Tables:

Primary moult score in 3cy LBBG at Maasvlakte, the Netherlands, June 17 2002. Total n: 25
p1 old 1
p2 old 4
p3 old 6
p4 old 9
p5 old 5

LBBG 3cy: graellsii
1cy LBBG in winter, ringed in the Netherlands. (78594 bytes)LBBG BTO GA40646 May 26 2006, Amsterdam, the Netherlands.
1cy LBBG in winter, ringed in the Netherlands. (78594 bytes)LBBG L-92923 May 29 2003, Zeebrugge, Belgium.
1cy LBBG in winter, ringed in the Netherlands. (78594 bytes)LBBG L-97134 May 03 2003, Zeebrugge, Belgium.
juvenile LBBG in October, ringed in Norway. (131273 bytes)LBBG 3CY 3D May 10 2013, Katwijk, the Netherlands.
1cy LBBG in winter, ringed in the Netherlands. (78594 bytes)LBBG NLA 5.366.282 May 07 2003, Maasvlakte, the Netherlands. Arrested primary moult.
1cy LBBG in winter, ringed in the Netherlands. (78594 bytes)LBBG NLA 5.366.284 May 27 2003, Maasvlakte, the Netherlands.
adult graellsii in May, ringed in the Netherlands. (83502 bytes)LBBG NLA 5.425.426 May 05 2011, IJmuiden, the Netherlands.

juvenile LBBG, ringed in the Netherlands. LBBG 3cy 13 May 03 2010, Madrid, Spain. Photo by Delfín González. Seen many times.

1cy LBBG in winter, ringed in the Netherlands. (81137 bytes)LBBG E304 May 31 2002, Maasvlakte, the Netherlands.
1cy LBBG in winter, ringed in the Netherlands. (81137 bytes)LBBG E81 May 26 2006, Amsterdam, the Netherlands. Also photographed as juvenile.
1cy LBBG in winter, ringed in the Netherlands. (78594 bytes)LBBG 3cy YARW May 02 1012, Landfill VRSU de Colmenar Viejo, Madrid, Spain. Picture: Delfín González.


LBBG 3cy: intermedius

juvenile LBBG in October, ringed in Norway. (131273 bytes)LBBG intermedius JUH6 May 27 2001, Zeebrugge, Belgium. Picture P Adriaens. Arrested moult at P9.
juvenile LBBG in October, ringed in Norway. (131273 bytes)LBBG intermedius SVS 810679x May 03 2004, Maasvlakte, the Netherlands. Arrested moult at P2.

unringed LBBG 3cy
juvenile LBBG in October, ringed in Norway. (131273 bytes)LBBG 3cy May 26 2006, Amsterdam, the Netherlands. 4 flying birds in classic plumage.
juvenile LBBG in October, ringed in Norway. (131273 bytes)LBBG 3cy May 22 2014, Katwijk, the Netherlands. Classic 3CY graellsii type bird.
juvenile LBBG in October, ringed in Norway. (131273 bytes)LBBG 3cy May 22 2014, Katwijk, the Netherlands. Classic 3CY graellsii type bird.
juvenile LBBG in October, ringed in Norway. (131273 bytes)LBBG 3cy May 09 2014, Katwijk, the Netherlands. Classic 3CY graellsii type bird.
juvenile LBBG in October, ringed in Norway. (131273 bytes)LBBG 3cy May 09 2014, Katwijk, the Netherlands. Classic 3CY graellsii type bird.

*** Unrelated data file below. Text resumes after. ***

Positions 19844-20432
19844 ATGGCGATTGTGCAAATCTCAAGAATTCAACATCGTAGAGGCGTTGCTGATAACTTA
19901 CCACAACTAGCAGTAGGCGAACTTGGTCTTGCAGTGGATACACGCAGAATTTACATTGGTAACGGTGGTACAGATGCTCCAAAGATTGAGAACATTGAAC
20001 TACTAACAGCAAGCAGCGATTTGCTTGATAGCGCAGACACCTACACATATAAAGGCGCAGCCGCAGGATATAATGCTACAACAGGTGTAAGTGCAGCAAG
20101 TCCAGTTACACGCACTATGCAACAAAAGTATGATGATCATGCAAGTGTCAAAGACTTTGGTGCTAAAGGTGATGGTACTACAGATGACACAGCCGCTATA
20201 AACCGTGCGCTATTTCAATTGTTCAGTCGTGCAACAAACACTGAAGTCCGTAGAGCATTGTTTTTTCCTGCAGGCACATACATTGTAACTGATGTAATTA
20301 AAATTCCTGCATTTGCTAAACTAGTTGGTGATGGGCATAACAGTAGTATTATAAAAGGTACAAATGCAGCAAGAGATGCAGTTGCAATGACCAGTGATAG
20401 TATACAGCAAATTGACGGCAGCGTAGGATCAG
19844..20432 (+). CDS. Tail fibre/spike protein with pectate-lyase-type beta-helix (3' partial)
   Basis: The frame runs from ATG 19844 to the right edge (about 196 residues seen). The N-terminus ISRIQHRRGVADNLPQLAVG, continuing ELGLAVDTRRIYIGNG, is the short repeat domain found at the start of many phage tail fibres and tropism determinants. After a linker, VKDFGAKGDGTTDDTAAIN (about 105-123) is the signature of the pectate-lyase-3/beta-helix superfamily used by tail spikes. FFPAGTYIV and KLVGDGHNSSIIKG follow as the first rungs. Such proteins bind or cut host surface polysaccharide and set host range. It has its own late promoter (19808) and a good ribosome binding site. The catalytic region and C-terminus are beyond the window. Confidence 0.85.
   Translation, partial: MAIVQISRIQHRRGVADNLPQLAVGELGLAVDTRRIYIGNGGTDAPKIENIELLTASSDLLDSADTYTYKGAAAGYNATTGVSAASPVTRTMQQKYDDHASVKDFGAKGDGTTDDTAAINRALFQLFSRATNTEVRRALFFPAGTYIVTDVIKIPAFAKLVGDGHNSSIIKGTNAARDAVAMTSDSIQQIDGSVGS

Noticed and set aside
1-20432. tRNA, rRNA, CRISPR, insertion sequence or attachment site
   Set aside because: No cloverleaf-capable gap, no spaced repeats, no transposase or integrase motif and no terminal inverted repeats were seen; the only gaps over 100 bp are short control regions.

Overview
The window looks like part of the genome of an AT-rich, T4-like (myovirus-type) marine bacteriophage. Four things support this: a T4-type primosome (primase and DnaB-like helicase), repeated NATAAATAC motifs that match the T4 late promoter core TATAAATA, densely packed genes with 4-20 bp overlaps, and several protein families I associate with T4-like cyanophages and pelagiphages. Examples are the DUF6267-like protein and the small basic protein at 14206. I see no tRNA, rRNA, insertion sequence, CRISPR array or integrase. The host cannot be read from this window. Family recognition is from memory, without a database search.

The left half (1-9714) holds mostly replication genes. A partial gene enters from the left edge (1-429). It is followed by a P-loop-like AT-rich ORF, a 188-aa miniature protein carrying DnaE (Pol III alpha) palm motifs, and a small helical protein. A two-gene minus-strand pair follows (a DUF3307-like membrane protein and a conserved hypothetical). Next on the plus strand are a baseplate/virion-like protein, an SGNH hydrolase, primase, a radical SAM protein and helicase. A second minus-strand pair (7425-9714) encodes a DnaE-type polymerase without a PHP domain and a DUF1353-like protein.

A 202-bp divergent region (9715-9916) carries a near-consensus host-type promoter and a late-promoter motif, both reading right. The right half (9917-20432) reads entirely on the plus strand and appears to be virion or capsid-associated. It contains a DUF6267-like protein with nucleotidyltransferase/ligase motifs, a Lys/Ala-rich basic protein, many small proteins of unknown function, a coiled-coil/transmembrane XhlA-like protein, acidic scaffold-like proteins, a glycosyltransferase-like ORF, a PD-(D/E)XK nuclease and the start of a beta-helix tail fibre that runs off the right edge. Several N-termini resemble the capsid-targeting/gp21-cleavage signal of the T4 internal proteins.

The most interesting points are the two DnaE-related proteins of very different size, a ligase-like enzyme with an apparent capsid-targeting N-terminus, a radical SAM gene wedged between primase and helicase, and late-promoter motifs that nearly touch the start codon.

juvenile LBBG in October, ringed in Norway. (131273 bytes)LBBG 3cy May 20 2014, Katwijk, the Netherlands. 3CY graellsii type bird.
juvenile LBBG in October, ringed in Norway. (131273 bytes)LBBG 3cy May 22 2014, Katwijk, the Netherlands. Classic 3CY graellsii type bird.
juvenile LBBG in October, ringed in Norway. (131273 bytes)LBBG 3cy May 22 2014, Katwijk, the Netherlands. Classic 3CY graellsii type bird.
juvenile LBBG in October, ringed in Norway. (131273 bytes)LBBG 3cy May 10 2013, Katwijk, the Netherlands. 3CY intermedius type bird.
juvenile LBBG in October, ringed in Norway. (131273 bytes)LBBG 3cy May 16 2013, Katwijk, the Netherlands. Classic 3CY graellsii type bird but dark grey upperparts.
juvenile LBBG in October, ringed in Norway. (131273 bytes)LBBG 3cy May 16 2013, Katwijk, the Netherlands. 3CY graellsii type bird.
juvenile LBBG in October, ringed in Norway. (131273 bytes)LBBG 3cy May 13 2014, Katwijk, the Netherlands. 3CY graellsii type bird.
juvenile LBBG in October, ringed in Norway. (131273 bytes)LBBG 3cy May 20 2014, Katwijk, the Netherlands. 3CY graellsii type bird.
juvenile LBBG in October, ringed in Norway. (131273 bytes)LBBG 3cy May 16 2013, Katwijk, the Netherlands. Classic 3CY graellsii type bird but with tiny mirror on P10.
juvenile LBBG in October, ringed in Norway. (131273 bytes)LBBG 3cy May 16 2013, Katwijk, the Netherlands. 3CY intermedius type bird.
juvenile LBBG in October, ringed in Norway. (131273 bytes)LBBG 3cy May 12 2013, Katwijk, the Netherlands. 3CY fuscus type bird.
juvenile LBBG in October, ringed in Norway. (131273 bytes)LBBG 3cy May 20 2014, Katwijk, the Netherlands. 3CY graellsii type bird.
juvenile LBBG in October, ringed in Norway. (131273 bytes)LBBG 3cy May 20 2014, Katwijk, the Netherlands. 3CY graellsii type bird.
juvenile LBBG in October, ringed in Norway. (131273 bytes)LBBG 3cy May 20 2014, Katwijk, the Netherlands. 3CY graellsii type bird.